• First demonstrate a medium turn left. Then teach turning left (it is most effective to start with maintaining the turn, followed by rolling out and finally, the entry). When the student has mastered the basic technique, teach turning right.

1. Maintaining (Left)


a. Attitude – Maintain steady bank angle (with aileron); back-pressure to maintain pitch attitude; NO TRIMMING.
b. Lookout – From ahead to as far round into the turn as possible.
c. Instruments – Angle of bank, height, balance. (Later include DI for roll- outs on heading.)

2. Maintaining (Right)

a. Attitude – Different apparent attitude when turning right.
b. Lookout – More difficult (across cockpit, roof restricts view) but stress it is as important as ever.
c. Instruments – As for left turns.

3. Rolling Out

Teach flying the aeroplane back to the Straight and Level attitude:

a. Attitude – Select: roll wings level; squeeze of rudder to balance (by feel, NOT looking at ball), relax back-pressure.
b. Lookout – When wings level, check area outside turn, then resume full lookout scan.
c. Rolling out on features/headings – Anticipation, visually and using DI (10°).

4. Entry


a. Lookout – Last look in the direction of turn. If your student starts to enter any turn without looking out, take control, return to wings level, ask what they forgot and invite them to try again – AFTER looking out.

b. Attitude – Select: roll to 30° bank angle; squeeze of rudder to balance (by feel, NOT looking at ball) apply back-pressure to maintain pitch attitude. Stress coordination of all 3 controls.


  • The handling technique is the same for level turns. Remind your student that, as with a straight climb, ATTITUDE CONTROLS IAS. Bank angle is limited to 15° to avoid a substantial decrease in the rate of climb.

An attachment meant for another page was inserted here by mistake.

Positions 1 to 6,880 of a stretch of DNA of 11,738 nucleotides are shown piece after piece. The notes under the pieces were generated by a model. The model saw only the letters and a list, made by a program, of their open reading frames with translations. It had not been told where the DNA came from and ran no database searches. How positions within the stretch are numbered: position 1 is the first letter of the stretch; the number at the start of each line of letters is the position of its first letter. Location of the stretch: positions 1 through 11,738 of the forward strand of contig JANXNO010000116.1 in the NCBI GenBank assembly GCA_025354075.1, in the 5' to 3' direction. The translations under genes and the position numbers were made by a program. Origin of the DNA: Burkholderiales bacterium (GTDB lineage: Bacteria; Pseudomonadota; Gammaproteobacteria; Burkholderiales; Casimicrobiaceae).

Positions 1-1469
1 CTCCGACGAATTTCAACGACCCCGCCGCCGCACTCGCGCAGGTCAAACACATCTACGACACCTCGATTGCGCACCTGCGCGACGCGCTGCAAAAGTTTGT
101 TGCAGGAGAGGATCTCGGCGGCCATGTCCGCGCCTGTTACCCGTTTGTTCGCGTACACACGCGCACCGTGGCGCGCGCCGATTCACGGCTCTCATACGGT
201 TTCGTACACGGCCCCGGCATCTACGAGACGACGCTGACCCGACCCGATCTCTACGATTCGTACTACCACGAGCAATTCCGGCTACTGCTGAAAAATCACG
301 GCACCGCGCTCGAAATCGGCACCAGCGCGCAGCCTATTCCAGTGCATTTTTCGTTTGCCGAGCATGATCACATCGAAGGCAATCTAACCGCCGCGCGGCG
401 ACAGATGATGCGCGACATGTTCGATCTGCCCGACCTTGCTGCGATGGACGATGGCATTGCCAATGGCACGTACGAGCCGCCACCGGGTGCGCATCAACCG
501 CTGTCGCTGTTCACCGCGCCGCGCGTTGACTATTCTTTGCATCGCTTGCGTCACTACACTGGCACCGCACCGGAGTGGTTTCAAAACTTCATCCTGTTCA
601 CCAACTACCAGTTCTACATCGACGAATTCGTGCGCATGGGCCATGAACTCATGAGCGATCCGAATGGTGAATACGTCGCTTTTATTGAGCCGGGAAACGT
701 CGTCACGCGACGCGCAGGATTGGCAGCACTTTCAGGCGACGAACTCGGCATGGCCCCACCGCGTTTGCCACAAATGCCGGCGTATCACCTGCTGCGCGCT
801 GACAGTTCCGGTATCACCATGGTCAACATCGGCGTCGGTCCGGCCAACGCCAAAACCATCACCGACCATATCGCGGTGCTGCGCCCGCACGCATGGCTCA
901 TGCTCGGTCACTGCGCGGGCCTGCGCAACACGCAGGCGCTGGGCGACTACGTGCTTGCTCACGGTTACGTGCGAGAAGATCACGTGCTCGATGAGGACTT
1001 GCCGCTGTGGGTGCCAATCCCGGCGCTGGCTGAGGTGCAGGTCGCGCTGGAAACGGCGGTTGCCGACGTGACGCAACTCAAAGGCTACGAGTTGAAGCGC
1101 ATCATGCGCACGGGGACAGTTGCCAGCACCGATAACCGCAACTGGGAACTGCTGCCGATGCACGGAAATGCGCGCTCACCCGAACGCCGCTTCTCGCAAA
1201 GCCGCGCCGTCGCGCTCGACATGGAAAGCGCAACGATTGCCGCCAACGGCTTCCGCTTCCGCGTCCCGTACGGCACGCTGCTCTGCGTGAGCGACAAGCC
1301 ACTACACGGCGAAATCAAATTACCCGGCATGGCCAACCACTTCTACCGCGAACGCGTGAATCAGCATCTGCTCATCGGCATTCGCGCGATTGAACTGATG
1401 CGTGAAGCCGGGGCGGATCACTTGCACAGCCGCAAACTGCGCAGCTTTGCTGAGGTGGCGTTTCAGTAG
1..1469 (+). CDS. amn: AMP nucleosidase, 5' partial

1. Handling technique is the same as for climbing turns.
2. Effect of power and flap settings are the same as for a straight descent.
3. Show that using a bank increases the rate of descent. (Steep descending turns are taught in Exercise 15.)


  • Correct any tendency to fail to lookout properly, especially before entry, promptly. Do not allow your student to develop bad habits in this regard.
  • Many students do not maintain a steady attitude (allowing bank to vary without altering back pressure). This is often the result of over-concentrating on and “chasing” flight instruments, in an effort to fly accurately. If you suspect this, cover the instruments and insist on your student relying on visual attitude (you can usually show that this produces more accurate turns).
  • Some students forget the lessons of Exercise 4 about the function of the controls when the aircraft is banked. If necessary, re-teach that, even when banked:

a. Ailerons control the bank angle.
b. Elevators control pitch but stress that, at high bank angles, pitching up tends to tighten the turn rather than raising the nose towards the horizon.
c. Rudder controls the yawing plane – for balance.

  • Some students are slow to learn how to coordinate use of rudder to compensate for adverse yaw and to maintain balance whilst rolling into and out of turns. Be patient, re-teach as necessary and give lots of practice.